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Hoffmann, R. A wiki for the life sciences where authorship matters. Nature Genetics (2008)

RC3/Neurogranin and Ca2+/calmodulin-dependent protein kinase II produce opposing effects on the affinity of calmodulin for calcium.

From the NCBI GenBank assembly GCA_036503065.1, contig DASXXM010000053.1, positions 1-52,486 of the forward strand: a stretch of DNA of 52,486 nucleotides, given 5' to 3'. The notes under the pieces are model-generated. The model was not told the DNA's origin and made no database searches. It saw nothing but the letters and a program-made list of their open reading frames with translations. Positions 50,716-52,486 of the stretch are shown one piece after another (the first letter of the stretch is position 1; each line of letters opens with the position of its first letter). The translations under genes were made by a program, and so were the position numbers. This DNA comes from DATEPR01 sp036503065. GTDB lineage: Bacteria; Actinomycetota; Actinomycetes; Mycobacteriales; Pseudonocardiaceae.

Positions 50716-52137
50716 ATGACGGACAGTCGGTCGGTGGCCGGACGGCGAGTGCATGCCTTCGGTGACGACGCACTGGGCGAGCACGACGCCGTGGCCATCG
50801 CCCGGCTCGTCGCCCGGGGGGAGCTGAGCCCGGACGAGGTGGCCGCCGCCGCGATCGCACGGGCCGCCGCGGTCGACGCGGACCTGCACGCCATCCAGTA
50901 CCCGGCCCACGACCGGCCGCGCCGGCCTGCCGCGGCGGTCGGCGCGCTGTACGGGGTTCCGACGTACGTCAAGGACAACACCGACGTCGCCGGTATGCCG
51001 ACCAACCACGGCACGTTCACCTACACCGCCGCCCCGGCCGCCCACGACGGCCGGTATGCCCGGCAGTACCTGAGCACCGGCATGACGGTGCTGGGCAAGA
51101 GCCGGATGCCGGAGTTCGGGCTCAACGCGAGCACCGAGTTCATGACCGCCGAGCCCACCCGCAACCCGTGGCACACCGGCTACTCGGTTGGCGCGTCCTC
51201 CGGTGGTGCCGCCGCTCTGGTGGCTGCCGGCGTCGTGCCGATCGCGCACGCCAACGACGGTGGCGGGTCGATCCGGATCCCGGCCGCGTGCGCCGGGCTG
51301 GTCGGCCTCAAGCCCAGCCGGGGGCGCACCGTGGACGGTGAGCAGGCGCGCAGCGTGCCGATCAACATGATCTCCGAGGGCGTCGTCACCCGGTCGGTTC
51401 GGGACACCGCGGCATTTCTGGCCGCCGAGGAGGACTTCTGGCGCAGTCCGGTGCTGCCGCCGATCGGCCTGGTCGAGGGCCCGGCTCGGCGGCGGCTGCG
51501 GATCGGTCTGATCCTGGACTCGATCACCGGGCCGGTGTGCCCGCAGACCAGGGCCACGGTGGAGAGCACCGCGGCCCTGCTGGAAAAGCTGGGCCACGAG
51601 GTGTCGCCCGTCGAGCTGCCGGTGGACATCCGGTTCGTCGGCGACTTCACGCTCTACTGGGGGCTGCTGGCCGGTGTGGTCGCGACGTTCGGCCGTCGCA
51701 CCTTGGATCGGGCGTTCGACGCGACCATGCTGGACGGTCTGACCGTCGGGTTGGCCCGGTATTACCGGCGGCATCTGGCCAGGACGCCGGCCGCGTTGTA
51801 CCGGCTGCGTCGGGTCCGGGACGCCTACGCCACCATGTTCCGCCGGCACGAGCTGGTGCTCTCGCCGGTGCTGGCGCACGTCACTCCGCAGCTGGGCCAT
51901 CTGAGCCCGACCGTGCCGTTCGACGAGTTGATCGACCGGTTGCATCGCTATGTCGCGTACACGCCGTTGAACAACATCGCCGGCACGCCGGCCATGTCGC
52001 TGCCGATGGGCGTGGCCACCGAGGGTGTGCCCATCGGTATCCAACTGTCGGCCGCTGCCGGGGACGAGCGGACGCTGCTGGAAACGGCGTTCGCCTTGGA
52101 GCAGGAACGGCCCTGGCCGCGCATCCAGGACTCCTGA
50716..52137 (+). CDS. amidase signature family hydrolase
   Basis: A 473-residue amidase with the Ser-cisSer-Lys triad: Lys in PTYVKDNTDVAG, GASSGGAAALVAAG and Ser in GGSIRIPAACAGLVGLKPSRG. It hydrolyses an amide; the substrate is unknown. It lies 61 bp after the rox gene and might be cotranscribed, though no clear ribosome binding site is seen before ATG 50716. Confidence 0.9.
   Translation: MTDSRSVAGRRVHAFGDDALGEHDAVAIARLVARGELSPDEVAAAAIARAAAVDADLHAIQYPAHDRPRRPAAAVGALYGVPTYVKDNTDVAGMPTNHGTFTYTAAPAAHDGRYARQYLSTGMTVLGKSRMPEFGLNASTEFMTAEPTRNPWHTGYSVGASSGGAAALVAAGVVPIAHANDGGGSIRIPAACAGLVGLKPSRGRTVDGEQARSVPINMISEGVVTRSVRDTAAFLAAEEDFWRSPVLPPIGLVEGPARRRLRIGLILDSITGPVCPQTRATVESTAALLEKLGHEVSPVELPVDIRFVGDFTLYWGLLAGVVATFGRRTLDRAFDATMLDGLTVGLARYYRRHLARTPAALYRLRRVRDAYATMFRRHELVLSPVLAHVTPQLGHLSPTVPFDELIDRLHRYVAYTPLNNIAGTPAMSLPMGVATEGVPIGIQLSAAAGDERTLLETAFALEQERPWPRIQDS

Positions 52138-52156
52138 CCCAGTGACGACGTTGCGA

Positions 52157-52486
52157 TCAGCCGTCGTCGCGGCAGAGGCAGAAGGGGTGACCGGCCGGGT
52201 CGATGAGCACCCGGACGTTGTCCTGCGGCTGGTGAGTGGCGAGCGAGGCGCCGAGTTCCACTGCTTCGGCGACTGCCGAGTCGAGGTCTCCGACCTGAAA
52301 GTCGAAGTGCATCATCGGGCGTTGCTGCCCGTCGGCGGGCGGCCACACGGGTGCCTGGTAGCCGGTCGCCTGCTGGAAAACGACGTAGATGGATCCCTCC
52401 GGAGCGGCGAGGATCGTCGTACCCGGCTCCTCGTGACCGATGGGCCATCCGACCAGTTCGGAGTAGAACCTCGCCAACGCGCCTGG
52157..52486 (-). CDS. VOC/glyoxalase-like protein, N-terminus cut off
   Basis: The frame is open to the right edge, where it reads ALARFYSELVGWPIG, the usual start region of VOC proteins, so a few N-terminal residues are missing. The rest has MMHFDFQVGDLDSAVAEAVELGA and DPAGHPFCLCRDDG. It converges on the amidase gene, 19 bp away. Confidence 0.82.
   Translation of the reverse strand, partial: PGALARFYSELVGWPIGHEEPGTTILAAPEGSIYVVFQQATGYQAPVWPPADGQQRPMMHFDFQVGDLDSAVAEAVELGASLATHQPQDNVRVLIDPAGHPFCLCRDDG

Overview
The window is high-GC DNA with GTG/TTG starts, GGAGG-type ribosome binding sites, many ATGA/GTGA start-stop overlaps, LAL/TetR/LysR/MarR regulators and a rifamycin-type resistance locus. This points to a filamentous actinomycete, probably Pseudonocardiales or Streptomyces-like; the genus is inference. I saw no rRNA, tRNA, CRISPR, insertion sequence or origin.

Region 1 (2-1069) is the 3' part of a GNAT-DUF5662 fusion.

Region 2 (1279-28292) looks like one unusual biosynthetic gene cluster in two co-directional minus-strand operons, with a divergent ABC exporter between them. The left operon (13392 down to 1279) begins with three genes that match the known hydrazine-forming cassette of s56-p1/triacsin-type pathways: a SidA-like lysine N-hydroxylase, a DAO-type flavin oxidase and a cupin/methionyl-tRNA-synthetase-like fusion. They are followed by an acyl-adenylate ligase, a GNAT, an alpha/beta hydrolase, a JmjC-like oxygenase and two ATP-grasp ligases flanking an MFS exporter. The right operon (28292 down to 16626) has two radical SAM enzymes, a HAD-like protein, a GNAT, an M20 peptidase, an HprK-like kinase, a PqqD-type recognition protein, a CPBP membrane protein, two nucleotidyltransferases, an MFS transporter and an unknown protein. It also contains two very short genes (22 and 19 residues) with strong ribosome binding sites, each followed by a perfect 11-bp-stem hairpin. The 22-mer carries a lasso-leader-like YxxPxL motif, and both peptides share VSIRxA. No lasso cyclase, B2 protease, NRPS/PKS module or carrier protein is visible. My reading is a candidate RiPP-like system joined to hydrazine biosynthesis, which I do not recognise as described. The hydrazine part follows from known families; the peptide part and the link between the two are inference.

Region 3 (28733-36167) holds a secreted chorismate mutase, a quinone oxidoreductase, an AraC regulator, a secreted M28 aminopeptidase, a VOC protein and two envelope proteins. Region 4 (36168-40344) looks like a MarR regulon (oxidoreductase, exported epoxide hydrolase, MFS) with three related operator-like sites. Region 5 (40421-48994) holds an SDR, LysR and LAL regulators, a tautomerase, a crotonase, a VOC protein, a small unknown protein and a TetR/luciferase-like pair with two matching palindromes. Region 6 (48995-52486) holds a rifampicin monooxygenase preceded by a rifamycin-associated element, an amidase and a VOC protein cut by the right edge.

The interaction of calmodulin with its target proteins is known to affect the kinetics and affinity of Ca(2+) binding to calmodulin. Based on thermodynamic principles, proteins that bind to Ca(2+)-calmodulin should increase the affinity of calmodulin for Ca(2+), while proteins that bind to apo-calmodulin should decrease its affinity for Ca(2+). We quantified the effects on Ca(2+)-calmodulin interaction of two neuronal calmodulin targets: RC3, which binds both Ca(2+)- and apo-calmodulin, and alphaCaM kinase II, which binds selectively to Ca(2+)-calmodulin. RC3 was found to decrease the affinity of calmodulin for Ca(2+), whereas CaM kinase II increases the calmodulin affinity for Ca(2+). Specifically, RC3 increases the rate of Ca(2+) dissociation from the C-terminal sites of calmodulin up to 60-fold while having little effect on the rate of Ca(2+) association. Conversely, CaM kinase II decreases the rates of dissociation of Ca(2+) from both lobes of calmodulin and autophosphorylation of CaM kinase II at Thr(286) induces a further decrease in the rates of Ca(2+) dissociation. RC3 dampens the effects of CaM kinase II on Ca(2+) dissociation by increasing the rate of dissociation from the C-terminal lobe of calmodulin when in the presence of CaM kinase II. This effect is not seen with phosphorylated CaM kinase II. The results are interpreted according to a kinetic scheme in which there are competing pathways for dissociation of the Ca(2+)-calmodulin target complex. This work indicates that the Ca(2+) binding properties of calmodulin are highly regulated and reveals a role for RC3 in accelerating the dissociation of Ca(2+)-calmodulin target complexes at the end of a Ca(2+) signal.[1]


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